Community Research and Development Information Service - CORDIS

Final Report Summary - ASTFLOW (Studying at high energies the dynamical and non-thermal processes in astrophysical outflows)

State of the art

Presently, the field of studying sources of outflows presenting high-energy phenomena has been moving towards a more accurate treatment of modelling of the emission coupled with improved or better-aimed observational tools/strategies. Therefore, there is a general trend that converges nowadays with the approach adopted in the research project. In this way, the project is timely, although it is possibly one of the most comprehensive projects regarding the diverse theoretical tools adopted, and the broad types of sources embraced. In addition, the project has put much stress in the effects of the environment on the high-energy processes taking place in astrophysical outflows, with an intensity that is probably not yet common in the field.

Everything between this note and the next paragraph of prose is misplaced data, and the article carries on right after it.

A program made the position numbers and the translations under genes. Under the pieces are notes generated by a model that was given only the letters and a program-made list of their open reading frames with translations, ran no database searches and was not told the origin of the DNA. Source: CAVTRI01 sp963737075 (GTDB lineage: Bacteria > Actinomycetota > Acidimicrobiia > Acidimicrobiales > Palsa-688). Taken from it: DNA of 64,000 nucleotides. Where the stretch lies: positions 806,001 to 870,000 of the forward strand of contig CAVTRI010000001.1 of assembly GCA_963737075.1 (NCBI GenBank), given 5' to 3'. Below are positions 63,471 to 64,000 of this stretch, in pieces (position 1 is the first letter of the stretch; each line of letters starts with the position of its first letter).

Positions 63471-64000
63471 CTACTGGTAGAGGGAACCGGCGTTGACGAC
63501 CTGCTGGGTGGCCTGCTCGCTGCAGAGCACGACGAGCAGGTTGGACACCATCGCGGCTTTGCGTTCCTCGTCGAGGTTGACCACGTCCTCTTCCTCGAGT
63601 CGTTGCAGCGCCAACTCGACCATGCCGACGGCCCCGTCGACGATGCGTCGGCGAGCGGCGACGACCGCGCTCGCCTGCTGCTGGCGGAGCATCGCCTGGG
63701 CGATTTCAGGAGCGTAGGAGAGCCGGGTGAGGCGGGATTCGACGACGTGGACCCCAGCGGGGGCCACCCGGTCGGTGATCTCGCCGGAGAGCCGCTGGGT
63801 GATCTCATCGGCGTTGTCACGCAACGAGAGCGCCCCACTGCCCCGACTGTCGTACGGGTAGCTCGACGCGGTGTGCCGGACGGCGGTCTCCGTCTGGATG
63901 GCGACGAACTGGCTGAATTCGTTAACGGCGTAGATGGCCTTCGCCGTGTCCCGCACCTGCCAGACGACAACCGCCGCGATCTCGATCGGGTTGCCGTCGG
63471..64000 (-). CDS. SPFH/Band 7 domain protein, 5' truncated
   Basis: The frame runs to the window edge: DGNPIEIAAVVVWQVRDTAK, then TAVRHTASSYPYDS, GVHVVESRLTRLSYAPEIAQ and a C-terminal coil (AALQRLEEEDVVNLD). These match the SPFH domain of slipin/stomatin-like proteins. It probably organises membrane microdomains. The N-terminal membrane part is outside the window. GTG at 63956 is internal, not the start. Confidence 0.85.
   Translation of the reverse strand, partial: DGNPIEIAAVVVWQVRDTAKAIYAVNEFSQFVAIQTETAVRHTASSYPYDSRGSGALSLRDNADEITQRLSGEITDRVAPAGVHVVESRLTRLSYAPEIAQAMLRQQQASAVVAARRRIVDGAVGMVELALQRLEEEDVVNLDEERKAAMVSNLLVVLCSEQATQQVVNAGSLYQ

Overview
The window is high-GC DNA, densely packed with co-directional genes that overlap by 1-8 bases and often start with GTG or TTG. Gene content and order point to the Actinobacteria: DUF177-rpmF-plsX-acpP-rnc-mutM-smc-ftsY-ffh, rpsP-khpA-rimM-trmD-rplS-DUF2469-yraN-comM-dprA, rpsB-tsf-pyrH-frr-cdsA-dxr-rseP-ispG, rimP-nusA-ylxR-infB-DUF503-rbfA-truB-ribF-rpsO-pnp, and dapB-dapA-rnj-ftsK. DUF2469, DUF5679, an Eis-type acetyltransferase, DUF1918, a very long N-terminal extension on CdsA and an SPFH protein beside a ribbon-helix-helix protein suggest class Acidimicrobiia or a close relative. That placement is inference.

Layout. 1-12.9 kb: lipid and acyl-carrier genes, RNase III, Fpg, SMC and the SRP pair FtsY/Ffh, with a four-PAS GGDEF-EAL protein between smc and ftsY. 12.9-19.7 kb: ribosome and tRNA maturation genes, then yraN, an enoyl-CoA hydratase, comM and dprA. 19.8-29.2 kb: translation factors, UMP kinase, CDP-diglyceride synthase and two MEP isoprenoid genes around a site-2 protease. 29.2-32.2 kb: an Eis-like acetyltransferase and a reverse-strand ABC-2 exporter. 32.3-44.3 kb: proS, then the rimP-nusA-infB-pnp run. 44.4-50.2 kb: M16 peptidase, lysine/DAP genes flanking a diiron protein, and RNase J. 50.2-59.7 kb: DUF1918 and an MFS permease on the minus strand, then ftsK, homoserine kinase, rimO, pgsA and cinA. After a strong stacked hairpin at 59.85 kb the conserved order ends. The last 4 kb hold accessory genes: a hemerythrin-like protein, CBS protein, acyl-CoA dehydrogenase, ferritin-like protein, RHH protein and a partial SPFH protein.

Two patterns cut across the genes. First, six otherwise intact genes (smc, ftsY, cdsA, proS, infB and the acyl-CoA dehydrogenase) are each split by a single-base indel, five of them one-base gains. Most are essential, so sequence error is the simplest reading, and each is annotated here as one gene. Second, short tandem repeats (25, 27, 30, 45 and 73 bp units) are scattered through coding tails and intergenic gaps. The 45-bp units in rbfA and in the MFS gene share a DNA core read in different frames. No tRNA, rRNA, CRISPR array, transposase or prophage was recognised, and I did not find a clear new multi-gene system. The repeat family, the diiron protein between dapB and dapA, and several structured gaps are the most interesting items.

Scientific progress/Results